SSPM vs. CSPM: What's the difference?

Posture management in the cloud is key, but evaluating different tools, such as SaaS security posture management and cloud security posture management platforms, can be confusing.

Choosing the best tools to secure an organization's cloud infrastructure, data and applications is critical. But a market full of similar-sounding tools makes it difficult to know which to invest in.

Take SaaS security posture management and cloud security posture management, for example. CSPM and SSPM might appear similar at first glance, but they have differences that organizations should be aware of.

Let's compare SSPM and CSPM and then discuss when to adopt each or both.

What is SSPM?

SSPM products are cloud-based platforms that monitor only cloud applications, not PaaS or IaaS deployments and components. SSPM tools can detect configuration settings; access controls between SaaS apps, including API connectivity; and governance of identity and access management (IAM) integration and privilege assignments.

Some SSPM offerings can assess and report on end-user device posture before permitting access to SaaS applications. SSPM tools can also discover shadow IT, compliance issues and more.

Be aware that SSPM products have limitations. SSPM tools might support some SaaS offerings within a defined catalog but might not necessarily cover all SaaS apps an organization uses. Check which apps a provider supports when performing SSPM product evaluations.

What is CSPM?

CSPM platforms are cloud-based platforms that continuously monitor PaaS and IaaS configurations and vulnerability posture. They work primarily on leading cloud services -- AWS, Microsoft Azure and Google Cloud -- and sometimes Alibaba Cloud and Oracle Cloud.

CSPM platforms provide visibility into cloud services assets, including AWS S3 buckets, containers and more. The cloud security tool originally focused on reporting configuration weaknesses and vulnerabilities, but many have evolved to also remediate misconfigured resources.

The scope and scale of leading PaaS and IaaS offerings continue to grow, with providers offering hundreds of different services with a vast array of configuration options. Organizations should look for a CSPM platform that performs continuous monitoring of all aspects of deployed cloud environments, including the following:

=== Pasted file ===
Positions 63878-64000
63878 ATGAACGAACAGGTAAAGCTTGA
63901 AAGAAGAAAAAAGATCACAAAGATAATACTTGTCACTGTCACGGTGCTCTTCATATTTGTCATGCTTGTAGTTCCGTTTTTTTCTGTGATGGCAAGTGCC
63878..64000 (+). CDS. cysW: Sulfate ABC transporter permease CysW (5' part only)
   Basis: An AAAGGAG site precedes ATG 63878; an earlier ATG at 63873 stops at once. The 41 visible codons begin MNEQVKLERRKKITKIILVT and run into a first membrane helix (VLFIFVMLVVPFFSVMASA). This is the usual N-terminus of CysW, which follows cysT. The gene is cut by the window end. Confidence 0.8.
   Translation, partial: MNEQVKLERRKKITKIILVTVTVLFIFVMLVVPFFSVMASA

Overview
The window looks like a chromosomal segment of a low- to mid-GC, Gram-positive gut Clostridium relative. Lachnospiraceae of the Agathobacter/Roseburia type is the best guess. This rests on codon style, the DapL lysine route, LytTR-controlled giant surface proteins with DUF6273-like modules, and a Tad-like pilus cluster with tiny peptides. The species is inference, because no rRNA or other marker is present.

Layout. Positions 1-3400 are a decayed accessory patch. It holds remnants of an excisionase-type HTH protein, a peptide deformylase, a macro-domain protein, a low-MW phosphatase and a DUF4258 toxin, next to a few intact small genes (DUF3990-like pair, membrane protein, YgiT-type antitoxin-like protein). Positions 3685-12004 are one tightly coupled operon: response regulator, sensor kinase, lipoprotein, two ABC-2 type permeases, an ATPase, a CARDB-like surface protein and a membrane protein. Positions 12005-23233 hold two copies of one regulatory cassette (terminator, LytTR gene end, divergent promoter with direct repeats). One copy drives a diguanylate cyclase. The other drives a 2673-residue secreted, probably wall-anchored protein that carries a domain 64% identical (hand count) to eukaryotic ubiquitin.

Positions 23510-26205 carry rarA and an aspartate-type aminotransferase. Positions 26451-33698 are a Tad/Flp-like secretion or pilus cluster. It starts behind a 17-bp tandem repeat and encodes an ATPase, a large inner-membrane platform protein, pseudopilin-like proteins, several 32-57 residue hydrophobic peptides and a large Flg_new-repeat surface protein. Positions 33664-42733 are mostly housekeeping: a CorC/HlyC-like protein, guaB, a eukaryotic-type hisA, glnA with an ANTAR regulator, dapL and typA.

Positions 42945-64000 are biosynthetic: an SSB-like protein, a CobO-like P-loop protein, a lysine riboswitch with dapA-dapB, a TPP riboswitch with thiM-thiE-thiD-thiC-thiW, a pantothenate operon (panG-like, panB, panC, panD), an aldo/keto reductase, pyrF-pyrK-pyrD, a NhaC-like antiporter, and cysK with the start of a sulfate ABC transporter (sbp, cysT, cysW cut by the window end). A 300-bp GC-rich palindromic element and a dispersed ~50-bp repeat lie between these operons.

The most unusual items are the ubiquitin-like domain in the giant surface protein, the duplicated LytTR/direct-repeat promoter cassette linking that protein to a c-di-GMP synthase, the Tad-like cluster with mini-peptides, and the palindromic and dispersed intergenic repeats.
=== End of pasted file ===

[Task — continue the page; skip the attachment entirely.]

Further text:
• IAM roles and accounts.
  • Data and storage security.
  • Workload vulnerability posture and exposure.

Network access controls.

SSPM vs. CSPM: How they compare

For the most part, SSPM and CSPM platforms don't protect the same areas, but there are a few exceptions:

  • Both can provide visibility into IAM integration and privileges, which might be centralized into a single federated model for access to SaaS, PaaS and IaaS.
  • Both usually provide a range of compliance and standards reporting -- for example, CIS Benchmarks for some SaaS tools and IaaS clouds as well as PCI DSS and other industry and regulatory requirements.
  • Both can provide some degree of insight into API exposure in their respective cloud service types.
  • Both can produce alerts and log data that can be fed to a security operations function to facilitate incident response, investigations and threat hunting activities.

In most other ways, SSPM and CSPM platforms are focused on different things. SSPM is much more concerned with complex SaaS applications with a wide range of APIs and functions, whereas CSPM is broadly focused on core configuration settings for diverse PaaS and IaaS assets.

SSPM, CSPM or both?

What should organizations invest in, and what are the unique drivers to make an investment in a posture management platform?

Unless a company has an immediate, compelling need for SSPM tools, it might be best to wait and see if the market shifts. Currently, the market is trending toward potential consolidation of SSPM functionality with other SaaS-focused cloud security options, notably cloud access security brokers. In the near future, we could also see cloud-native application protection platform (CNAPP) vendors, which often sit in the same space as CSPM vendors, go on an acquisition spree for SSPM providers.

For any organization with significant presence in PaaS and IaaS environments, some form of CSPM platform stops being a "nice to have" and begins moving toward a "must have" option. With CNAPPs now including workload protection, pipeline security tools, zero-trust network access and CSPM capabilities, it's a good idea to investigate the CNAPP market first to see what posture management capabilities are the best fit.

It's almost a guarantee that most organizations will eventually have some form of SSPM and CSPM platform in use, but for the moment, the need for a CSPM platform has an edge over an SSPM tool.

Dave Shackleford is founder and principal consultant with Voodoo Security; SANS Institute analyst, instructor and course author; and GIAC technical director.

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